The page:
Flowing transaction into a workflow using WF4

One of the things that wasn’t possible in Windows Workflow Foundation 3 was flowing transaction over a WCF service request into a workflow. We could have transactions on the client, we could have transactions on the server but they would not be able to cooperate.

Fortunately that is one the problems that Windows Workflow Foundation 4 solves for us. [:)]

 

In WF4 we can use the ReceiveAndSendreply template to configure a workflow as a service and accept WCF calls. That works just fine but doesn’t allow for transactions. If we want to use transactions we need to add the TransactedReceiveScope to the workflow. Move the ReceiveRequest activity into the Request part and the SendResponse activity into the Body part. Don’t forget the last part because leaving the SendResponse below the TransactedReceiveScope means things will not work and the error message will be less that helpful [:(]

 

image

This is enough to make all work done during the message receive part of a transaction. To show what is happening with transactions I am using the following code to record and return the transactional status:

using System.Text;


using System.Transactions;


 


public class TransactionReport


{


    public static string GetReport()


    {


        var sb = new StringBuilder();


 


        if (Transaction.Current == null)


        {


            sb.Append("No transaction");


        }


        else


        {


            sb.AppendFormat("TransactionInformation\n");


            sb.AppendFormat("\tLocalIdentifier {0}\n", Transaction.Current.TransactionInformation.LocalIdentifier);


            sb.AppendFormat("\tDistributedIdentifier {0}\n", Transaction.Current.TransactionInformation.DistributedIdentifier);


            sb.AppendFormat("\tStatus {0}\n", Transaction.Current.TransactionInformation.Status);


            sb.AppendFormat("\tIsolationLevel {0}\n", Transaction.Current.IsolationLevel);


        }


 


        return sb.ToString();


    }


}

 

Adding a console application with a service reference with the following code:

using System;


using Client.ServiceReference1;


 


namespace Client


{


    class Program


    {


        static void Main(string[] args)


        {


            var proxy = new ServiceClient();


            var result = proxy.PostData();


 


            Console.WriteLine(result);


 


 


            Console.ReadLine();


        }


    }


}

Produces the following output:

image

No big surprises there. The only thing I am missing is the ability to control the IsolationLevel which seems to be fixed at Serializable.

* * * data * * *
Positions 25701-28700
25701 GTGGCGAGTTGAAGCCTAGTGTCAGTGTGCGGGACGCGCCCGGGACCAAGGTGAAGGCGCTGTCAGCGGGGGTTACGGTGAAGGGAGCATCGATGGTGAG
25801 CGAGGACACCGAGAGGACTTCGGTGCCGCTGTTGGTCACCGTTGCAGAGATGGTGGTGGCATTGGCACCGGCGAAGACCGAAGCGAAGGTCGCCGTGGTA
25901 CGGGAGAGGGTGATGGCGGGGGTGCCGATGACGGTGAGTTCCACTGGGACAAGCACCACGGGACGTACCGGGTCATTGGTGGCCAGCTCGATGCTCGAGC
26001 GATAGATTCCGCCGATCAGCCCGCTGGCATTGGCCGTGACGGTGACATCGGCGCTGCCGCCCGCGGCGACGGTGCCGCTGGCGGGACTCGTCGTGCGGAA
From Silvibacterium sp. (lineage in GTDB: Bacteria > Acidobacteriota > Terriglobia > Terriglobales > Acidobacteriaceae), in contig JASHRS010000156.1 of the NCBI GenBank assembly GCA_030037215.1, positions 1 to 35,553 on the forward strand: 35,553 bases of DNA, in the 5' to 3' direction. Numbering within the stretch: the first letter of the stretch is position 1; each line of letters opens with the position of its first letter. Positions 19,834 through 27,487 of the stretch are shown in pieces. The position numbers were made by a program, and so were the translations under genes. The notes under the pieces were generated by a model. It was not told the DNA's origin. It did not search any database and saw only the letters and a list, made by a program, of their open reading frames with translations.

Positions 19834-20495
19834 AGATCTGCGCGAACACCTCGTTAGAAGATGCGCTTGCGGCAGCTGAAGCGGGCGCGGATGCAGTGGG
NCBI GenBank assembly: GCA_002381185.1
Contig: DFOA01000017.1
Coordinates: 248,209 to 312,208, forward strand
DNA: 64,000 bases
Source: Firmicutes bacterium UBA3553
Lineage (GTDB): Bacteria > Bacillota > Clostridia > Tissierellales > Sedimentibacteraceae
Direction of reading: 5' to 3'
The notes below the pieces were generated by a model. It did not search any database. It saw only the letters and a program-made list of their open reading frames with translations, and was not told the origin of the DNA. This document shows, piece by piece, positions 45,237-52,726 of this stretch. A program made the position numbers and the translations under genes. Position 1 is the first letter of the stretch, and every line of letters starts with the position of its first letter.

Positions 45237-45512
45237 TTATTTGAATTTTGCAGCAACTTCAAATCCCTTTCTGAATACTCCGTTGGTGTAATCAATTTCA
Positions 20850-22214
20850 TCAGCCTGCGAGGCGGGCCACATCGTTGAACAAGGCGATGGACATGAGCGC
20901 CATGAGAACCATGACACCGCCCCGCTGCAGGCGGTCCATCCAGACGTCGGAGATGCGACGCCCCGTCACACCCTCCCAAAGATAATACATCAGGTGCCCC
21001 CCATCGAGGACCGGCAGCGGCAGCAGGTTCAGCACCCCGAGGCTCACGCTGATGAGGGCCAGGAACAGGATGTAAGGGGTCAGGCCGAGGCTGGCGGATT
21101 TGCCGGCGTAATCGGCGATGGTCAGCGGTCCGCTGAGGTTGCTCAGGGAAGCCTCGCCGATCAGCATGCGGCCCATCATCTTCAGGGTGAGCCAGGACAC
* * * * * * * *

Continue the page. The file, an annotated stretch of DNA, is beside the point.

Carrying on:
Flowing transactions from the client

The first step we need to take for client transactions to flow to the service is do the service call inside of a transaction using this client code:

using System;


using System.Transactions;


using Client.ServiceReference1;


 


namespace Client


{


    class Program


    {


        static void Main(string[] args)


        {


 


            using (var tx = new TransactionScope())


            {


                Console.WriteLine(TransactionReport.GetReport());


 


                var proxy = new ServiceClient();


                var result = proxy.PostData();


 


                Console.WriteLine(result);


 


                Console.WriteLine(TransactionReport.GetReport());


            }


 


            Console.ReadLine();


        }


    }


}

If we run the code now we get the following output:

image

The transaction is there on the client but DistributedIdentifier is still empty so the transaction doesn’t flow to the service yet.

 

Before transactions will flow we need to do two things. First of all we need a WCF binding that can flow transactions. So far we have been using the BasicHttpBinding, the default for an HTTP endpoint in the .NET 4 default configuration, which doesn’t support transactions. So we need to switch to something like WSHttpBinding that does. Next we need to enable transaction flow because it is disabled by default. All of this can be done by adding a little extra configuration to the web.config file.

<bindings>


  <wsHttpBinding>


    <binding transactionFlow="true"/>


  </wsHttpBinding>


</bindings>


<services>


  <service name="Service1">


    <endpoint address=""


              binding="wsHttpBinding"


              contract="IService" />


  </service>


</services>



With this in place all we need to do is update the client service reference and transactions will flow from the client to the service.



image



 



Keep in mind that flowing transactions across a network boundary is a very powerful but also a very dangerous concept. You might be letting someone else, from a different organization, place locks on your database. So make sure you understand the implications of flowing transactions before you open up a whole can of worms!



 



Nice [:)]



 









Enjoy!



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4 thoughts on “Flowing transaction into a workflow using WF4

  1. Suppose the workflow service is calling WCF ado.net data service, will this transaction flow from client to workflow service to ado.net data service

  2. I use this to define a transactional scope in within I can call transactional services, but if I throw an exception in the workflow, the transaction isn’t rollback.
    I need help, please.

  3. @raullm,

    If the client doesn’t catch and handle the error in its transaction this should be rolled back and that should trigger the service transaction to rollback.

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